officers as outlined in the 2006 budget (2.0 officers to 1000
Understaffing our police department is a disservice to the citizens of
St. Paul and
creates a safety risk to the public."

"On July 27, 2006 the St. Paul Police Department graduated 12 of the
25 police officers and three replacement officers for a total of 15
officers. This is less than half of the 25 police officers that were
for in the 2006 budget. Instead of using this 3% dedicated property
increase for the intended purpose of hiring police officers, Mayor
Coleman has used
it to pay overtime instead of hiring permanent replacement police
Paying overtime is not solving the shortage of police officers and is a
of taxpayer money. Hiring more police officers is the best solution
for St.
Paul, paying overtime is just a bandaid and a misuse of taxpayer

Where would the money come from to add the additional 25 police

"The police department's total operating budget is $79,322,281. This
broken down with $66,380,718 coming from the general fund and
$12,942,113 in
special funds. Funding for the additional 25 police officers would come
shifting appropriate training-related costs, like the POST Training
special fund
and applying resources from other Police special funds. Deferral of
additional squad cars until January 2007. Also cost savings from
turnover (not
vacancies) from senior-level to entry-level officers due to normal
retirement. Additional revenue sources for funding the additional 25
police officers
will come from increased fees charged at the Police Impound Lot ($25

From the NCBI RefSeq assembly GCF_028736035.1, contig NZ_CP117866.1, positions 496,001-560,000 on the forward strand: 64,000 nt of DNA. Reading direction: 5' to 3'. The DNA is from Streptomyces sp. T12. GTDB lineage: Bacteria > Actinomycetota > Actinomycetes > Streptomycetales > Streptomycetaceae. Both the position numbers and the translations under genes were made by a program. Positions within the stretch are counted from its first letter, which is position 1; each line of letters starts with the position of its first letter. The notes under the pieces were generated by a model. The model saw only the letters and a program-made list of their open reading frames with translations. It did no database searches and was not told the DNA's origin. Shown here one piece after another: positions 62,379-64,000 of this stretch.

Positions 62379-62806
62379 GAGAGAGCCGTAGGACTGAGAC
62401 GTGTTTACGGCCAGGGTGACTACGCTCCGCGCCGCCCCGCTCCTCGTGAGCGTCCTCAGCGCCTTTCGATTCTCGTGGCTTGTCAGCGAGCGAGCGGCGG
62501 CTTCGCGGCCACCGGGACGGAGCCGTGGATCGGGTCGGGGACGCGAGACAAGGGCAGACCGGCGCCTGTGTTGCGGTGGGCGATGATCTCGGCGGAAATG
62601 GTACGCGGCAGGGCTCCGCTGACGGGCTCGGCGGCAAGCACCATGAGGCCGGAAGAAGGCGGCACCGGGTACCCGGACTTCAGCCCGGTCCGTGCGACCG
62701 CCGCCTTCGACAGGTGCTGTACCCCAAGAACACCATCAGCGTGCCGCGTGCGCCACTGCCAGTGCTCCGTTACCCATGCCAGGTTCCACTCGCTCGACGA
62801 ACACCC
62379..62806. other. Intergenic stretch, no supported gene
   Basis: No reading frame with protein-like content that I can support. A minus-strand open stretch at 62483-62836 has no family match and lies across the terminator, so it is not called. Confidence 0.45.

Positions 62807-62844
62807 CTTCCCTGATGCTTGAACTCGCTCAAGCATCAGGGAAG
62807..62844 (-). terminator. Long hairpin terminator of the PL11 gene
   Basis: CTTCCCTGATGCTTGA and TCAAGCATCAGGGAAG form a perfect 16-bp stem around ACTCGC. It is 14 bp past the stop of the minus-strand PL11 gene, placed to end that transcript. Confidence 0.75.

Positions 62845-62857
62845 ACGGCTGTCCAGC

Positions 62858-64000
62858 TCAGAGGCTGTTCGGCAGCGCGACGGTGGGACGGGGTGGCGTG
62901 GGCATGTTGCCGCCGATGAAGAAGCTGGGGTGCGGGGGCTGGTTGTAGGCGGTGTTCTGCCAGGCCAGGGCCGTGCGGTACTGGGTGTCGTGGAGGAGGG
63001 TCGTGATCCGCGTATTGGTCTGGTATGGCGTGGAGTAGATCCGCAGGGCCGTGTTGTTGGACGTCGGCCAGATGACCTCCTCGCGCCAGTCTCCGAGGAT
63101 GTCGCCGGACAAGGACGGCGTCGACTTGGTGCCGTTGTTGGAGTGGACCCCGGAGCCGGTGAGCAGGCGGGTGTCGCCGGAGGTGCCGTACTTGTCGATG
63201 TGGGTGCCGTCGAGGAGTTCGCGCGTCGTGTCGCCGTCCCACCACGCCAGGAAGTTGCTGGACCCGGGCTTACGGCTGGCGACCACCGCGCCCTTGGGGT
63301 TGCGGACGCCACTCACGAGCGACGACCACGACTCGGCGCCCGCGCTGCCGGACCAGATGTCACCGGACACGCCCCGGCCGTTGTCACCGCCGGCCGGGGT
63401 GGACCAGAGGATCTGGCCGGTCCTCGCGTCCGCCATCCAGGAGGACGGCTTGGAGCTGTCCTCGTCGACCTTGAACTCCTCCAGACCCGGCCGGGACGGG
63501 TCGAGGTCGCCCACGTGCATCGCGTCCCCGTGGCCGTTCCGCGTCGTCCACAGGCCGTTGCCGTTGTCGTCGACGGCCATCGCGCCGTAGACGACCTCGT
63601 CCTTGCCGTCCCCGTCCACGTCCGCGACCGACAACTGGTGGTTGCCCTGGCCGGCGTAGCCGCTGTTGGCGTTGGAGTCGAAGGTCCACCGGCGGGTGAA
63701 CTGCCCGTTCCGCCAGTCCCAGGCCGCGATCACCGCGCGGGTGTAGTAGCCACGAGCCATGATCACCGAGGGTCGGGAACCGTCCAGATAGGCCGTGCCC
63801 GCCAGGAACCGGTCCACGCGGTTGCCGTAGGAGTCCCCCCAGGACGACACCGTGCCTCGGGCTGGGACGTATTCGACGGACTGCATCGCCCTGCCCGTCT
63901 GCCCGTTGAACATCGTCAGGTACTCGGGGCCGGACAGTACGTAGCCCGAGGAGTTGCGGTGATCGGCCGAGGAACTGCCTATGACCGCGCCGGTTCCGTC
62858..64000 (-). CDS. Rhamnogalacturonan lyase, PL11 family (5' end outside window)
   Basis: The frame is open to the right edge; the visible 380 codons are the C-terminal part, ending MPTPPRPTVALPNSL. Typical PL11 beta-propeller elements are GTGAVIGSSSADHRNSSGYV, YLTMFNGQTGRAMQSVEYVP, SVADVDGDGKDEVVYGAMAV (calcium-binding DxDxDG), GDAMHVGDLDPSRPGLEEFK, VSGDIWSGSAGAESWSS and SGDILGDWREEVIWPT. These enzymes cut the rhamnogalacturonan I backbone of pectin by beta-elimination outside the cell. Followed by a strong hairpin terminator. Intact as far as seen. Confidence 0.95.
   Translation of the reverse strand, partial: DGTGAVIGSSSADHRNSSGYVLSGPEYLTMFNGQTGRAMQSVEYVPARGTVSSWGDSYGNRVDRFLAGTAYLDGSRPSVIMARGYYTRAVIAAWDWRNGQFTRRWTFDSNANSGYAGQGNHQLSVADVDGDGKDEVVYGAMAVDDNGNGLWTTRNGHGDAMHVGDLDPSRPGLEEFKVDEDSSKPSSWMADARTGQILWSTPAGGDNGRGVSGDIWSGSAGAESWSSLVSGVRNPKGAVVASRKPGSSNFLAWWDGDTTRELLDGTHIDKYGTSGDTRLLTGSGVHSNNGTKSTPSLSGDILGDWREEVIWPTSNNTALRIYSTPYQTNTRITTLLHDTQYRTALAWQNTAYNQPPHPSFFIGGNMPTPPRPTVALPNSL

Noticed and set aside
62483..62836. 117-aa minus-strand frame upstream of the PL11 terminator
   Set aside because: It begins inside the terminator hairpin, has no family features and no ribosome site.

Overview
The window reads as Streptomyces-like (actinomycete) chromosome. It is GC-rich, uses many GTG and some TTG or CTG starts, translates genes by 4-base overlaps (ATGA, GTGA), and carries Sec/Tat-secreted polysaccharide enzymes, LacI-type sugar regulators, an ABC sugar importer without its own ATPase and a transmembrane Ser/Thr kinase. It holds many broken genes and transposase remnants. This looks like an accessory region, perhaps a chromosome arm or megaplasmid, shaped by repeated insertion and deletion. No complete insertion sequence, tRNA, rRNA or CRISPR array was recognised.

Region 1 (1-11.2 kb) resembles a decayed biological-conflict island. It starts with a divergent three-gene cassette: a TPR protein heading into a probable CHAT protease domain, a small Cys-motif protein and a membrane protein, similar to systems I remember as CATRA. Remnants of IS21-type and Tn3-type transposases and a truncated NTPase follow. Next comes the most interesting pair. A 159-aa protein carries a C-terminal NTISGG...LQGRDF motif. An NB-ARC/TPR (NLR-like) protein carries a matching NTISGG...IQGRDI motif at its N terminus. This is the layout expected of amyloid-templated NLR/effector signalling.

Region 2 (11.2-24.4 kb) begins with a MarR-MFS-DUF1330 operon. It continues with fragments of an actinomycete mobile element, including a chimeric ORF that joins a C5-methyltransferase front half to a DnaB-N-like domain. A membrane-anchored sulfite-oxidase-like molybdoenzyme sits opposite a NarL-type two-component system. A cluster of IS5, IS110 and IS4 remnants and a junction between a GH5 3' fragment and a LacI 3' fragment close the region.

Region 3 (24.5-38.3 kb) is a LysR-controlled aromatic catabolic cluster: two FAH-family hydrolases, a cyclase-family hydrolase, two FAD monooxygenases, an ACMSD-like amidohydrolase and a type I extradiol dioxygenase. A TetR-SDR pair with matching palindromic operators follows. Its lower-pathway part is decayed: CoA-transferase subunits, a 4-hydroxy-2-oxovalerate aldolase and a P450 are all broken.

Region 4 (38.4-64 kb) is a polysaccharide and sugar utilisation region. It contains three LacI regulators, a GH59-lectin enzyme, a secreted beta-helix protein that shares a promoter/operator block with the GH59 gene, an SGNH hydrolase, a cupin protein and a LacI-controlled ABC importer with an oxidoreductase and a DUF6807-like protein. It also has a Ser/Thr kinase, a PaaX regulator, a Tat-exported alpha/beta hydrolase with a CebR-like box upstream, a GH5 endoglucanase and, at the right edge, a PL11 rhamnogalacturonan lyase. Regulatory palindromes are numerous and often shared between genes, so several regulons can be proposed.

instance), thus generating an additional $325,000 per year. The Saint
Paul City
Council also approved a city-wide tax levy increase of 3% for the
hiring of these
25 additional police officers. This city-wide tax levy would generate
million in additional, permanent revenue (an amount equivalent to the
future full-year cost of the 25 additional police officers) and was
in the 2006 budget by the Saint Paul City Council for public safety."
(Information from the budget office, City of St. Paul)

"Let's make no bones about this issue. The public safety of our city
must be
the most important priority for our Mayor and City Council. Saint Paul
a total of 601 police officers by the end of 2007 to maintain the
strength of
their police department in relation to the population (2.0 police
officers to
1000 residents). The Mayor is only proposing 581 sworn officers in the
budget. Being the Capital City, it is our obligation to provide a safe
secure city. Cutting corners with public safety will only result in
the mess
Minneapolis is now facing."

"If I were Mayor of St. Paul, I would make sure we had a strong police
department, as we must be proactive and not reactive when it comes to
policing in
St. Paul. I propose a five-year plan to add 125 more police officers
to St.
Paul. The safety of the citizens in St. Paul should be the Mayor's
responsibility. Following through on hiring 125 additional police
officers is a
smart and prudent commitment, but this is only the minimum number of
officers as
compared to other police departments in the Metro area. If I was Mayor
I would
go further and hire 200 more police officers so our police department
proactive and not just reactive. In 2006 the City Council approved the
first 25
police officers, the money was dedicated for this and if there is a
shortfall, then the Mayor should show leadership and find this extra
money to